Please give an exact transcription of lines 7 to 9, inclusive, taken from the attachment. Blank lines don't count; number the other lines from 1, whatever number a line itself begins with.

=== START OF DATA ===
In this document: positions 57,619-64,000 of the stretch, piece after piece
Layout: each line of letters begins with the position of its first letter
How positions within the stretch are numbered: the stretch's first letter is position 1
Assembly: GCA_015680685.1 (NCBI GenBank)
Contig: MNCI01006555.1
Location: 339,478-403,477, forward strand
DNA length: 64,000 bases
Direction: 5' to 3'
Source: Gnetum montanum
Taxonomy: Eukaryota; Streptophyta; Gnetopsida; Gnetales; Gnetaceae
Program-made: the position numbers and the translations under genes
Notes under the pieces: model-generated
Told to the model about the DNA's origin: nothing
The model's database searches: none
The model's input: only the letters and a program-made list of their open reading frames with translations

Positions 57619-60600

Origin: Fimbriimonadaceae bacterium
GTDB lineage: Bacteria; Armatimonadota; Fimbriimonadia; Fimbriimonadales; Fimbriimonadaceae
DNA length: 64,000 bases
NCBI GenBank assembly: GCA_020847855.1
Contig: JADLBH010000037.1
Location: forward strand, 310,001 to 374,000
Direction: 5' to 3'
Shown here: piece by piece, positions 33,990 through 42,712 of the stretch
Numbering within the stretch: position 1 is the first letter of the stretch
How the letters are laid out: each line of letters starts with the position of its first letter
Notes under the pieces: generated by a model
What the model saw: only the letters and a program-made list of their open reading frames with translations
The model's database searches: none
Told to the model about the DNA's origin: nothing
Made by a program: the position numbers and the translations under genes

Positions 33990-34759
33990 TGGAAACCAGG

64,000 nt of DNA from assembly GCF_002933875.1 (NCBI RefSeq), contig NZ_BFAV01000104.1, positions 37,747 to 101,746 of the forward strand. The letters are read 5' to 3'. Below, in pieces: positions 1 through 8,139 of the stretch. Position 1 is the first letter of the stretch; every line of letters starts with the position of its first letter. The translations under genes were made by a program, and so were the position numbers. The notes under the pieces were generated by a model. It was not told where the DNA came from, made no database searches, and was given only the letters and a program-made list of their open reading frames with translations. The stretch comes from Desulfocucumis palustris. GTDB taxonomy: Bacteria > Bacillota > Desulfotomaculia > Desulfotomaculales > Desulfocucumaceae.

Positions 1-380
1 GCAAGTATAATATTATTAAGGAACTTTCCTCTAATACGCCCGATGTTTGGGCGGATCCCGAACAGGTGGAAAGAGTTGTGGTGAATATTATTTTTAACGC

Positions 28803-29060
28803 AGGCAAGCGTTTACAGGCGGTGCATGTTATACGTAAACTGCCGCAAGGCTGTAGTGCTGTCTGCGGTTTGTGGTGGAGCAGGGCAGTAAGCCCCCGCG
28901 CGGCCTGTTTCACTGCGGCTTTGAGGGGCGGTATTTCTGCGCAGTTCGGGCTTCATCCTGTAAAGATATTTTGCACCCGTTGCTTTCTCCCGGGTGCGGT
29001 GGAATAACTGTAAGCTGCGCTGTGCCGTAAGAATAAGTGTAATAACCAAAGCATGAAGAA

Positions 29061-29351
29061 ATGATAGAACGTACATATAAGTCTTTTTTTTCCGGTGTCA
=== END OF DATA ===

DNA length: 64,000 bases
Direction: 5' to 3'
Source: Gnetum montanum